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Despite the global trend towards plain English workplace communications, there is a common misconception that plain English is a process of ‘dumbing down’ that is violating the English language. Word choice is a critical component of plain English. But it’s not simply a case of replacing a long word with a short one – it’s so much more than that.

Technical versus everyday words

A good communicator will always write from the point of view of their reader. Rather than writing what they want to tell their reader, they write what the reader needs to know using language the reader will easily understand. Without this approach, communication is doomed.

For example, if you’re an IT professional writing an industry article aimed at other IT professionals, you can get away with technical terminology because your readers are likely to understand those terms. In fact, if you don’t use technical terminology for your IT professional readership, you would probably alienate your readers as they are likely to think you are ‘talking down’ to them.

At the other end of the spectrum, if you’re writing about an IT issue for inexperienced or lay readers, you’ll need to replace some technical terms with everyday alternatives. Or, you may choose to educate your reader by explaining what the term means then continuing to use the technical term. Both these choices are valid as they are focusing on the readers’ needs.

If you’re writing for a general readership, such as the public, it can become more challenging as you will need to cater for an audience with a wide range of needs, knowledge and understanding. In this case, we recommend a clear, concise style using everyday words and a friendly yet professional tone.

Personalising your message

As well as using words the reader will easily understand, harnessing the power of the small but mighty word ‘you’ will connect you with your readers. Compare the following examples from an appliance user manual:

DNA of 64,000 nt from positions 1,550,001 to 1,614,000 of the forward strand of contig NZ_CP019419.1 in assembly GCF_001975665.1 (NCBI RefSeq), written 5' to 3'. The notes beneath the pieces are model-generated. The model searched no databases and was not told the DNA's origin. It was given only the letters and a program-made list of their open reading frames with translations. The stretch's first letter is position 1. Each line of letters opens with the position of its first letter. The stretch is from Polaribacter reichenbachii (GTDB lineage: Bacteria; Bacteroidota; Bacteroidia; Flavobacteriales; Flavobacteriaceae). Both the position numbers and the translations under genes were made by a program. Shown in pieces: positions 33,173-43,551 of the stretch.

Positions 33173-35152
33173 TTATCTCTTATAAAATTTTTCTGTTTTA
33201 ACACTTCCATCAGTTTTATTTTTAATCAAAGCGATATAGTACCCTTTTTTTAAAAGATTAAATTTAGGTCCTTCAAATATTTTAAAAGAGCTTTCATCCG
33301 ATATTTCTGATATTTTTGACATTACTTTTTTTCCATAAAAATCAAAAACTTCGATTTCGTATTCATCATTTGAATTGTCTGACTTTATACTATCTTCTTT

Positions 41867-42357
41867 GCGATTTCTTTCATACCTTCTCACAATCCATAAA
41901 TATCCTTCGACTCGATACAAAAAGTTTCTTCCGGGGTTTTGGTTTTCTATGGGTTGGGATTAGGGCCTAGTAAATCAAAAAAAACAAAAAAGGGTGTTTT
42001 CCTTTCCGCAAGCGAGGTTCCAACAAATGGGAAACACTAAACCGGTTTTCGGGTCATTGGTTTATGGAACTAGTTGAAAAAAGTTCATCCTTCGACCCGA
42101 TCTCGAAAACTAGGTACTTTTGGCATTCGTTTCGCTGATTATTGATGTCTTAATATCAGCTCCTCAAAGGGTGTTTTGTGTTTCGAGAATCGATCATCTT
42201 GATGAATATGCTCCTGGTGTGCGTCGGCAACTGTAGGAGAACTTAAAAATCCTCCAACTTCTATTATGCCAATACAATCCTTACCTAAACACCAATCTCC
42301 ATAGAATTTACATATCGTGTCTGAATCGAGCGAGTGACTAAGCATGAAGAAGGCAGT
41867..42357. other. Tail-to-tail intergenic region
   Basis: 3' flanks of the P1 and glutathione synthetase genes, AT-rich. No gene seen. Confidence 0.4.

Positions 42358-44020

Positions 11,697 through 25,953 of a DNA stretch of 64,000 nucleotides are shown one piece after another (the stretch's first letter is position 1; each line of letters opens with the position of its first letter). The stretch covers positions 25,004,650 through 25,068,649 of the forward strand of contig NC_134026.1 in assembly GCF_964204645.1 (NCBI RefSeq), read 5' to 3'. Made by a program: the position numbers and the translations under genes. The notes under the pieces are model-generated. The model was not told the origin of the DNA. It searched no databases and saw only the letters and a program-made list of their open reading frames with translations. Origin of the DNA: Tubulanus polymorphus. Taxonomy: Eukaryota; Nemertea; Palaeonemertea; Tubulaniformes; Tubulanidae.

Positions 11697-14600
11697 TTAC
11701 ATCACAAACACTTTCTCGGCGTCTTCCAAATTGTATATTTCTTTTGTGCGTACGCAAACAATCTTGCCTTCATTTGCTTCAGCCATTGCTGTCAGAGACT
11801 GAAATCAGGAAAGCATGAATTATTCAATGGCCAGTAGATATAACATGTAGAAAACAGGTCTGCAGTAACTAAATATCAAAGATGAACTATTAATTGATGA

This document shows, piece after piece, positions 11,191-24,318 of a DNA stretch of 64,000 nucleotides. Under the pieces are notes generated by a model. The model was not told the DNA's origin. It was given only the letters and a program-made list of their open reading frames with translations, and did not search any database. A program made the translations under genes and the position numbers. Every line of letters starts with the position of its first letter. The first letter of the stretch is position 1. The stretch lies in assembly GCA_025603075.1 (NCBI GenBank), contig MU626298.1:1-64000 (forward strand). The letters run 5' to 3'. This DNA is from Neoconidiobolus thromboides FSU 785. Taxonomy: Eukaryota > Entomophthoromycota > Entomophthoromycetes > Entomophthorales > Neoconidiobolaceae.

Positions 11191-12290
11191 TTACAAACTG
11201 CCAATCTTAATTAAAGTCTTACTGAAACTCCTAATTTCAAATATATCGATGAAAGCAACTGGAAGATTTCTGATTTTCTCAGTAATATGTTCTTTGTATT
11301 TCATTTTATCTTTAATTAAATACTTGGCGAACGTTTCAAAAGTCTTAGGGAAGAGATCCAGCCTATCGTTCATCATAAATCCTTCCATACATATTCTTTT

The installation of a residual current device is recommended to provide additional safety protection whilst the device is in use. We recommend you have a safety switch installed as an extra precaution when using the device. 

The ‘before’ example reads more like an internal manufacturer’s report, not a message to a customer. Some of your readers may be electricians and understand the term ‘residual current device’. Most of your readers, however, are unlikely to understand this term. It’s therefore safer to find a more widely understood alternative such as ‘safety switch’.

In the ‘after’ example, the words ‘we’ and ‘you’ personalise the message. These are powerful words that are much under-used in communications from emails to procedure manuals. By using the word ‘you’, the reader feels as though you are speaking directly to them and that you, as the manufacturer, care about their safety.

Personalising messages using ‘we’ and ‘you’ is not only important for communicating with the public or your clients, it is also an effective way to motivate your colleagues. Consider the following examples:

Lock screens are to be activated on computers on each occasion of leaving the work area.Please activate your lock screen every time you leave your work area. 

Which of the above messages are you more likely to comply with?

Knowing when to call in the professionals

Writing in plain English is an art. It involves structuring the communication in an ordered and logical way. It involves crafting sentences that communicate your message clearly and concisely using the appropriate style and tone. When you are highly knowledgeable in your field, it can be difficult to encapsulate your knowledge into plain English for a public or a non-technical reader.

That’s where Concise Writing Consultancy’s professional plain English writing service can help. Not only are we expert in the craft of plain English writing, we can immediately identify areas that may be difficult for your reader to understand. We can then translate your knowledge into everyday language to get better results from your communication and enhance your authority in your area of expertise.

For help converting your communications into plain English, contact Concise Writing Consultancy on 92 9238 6638 today.

All before and after examples in this blog are fictitious.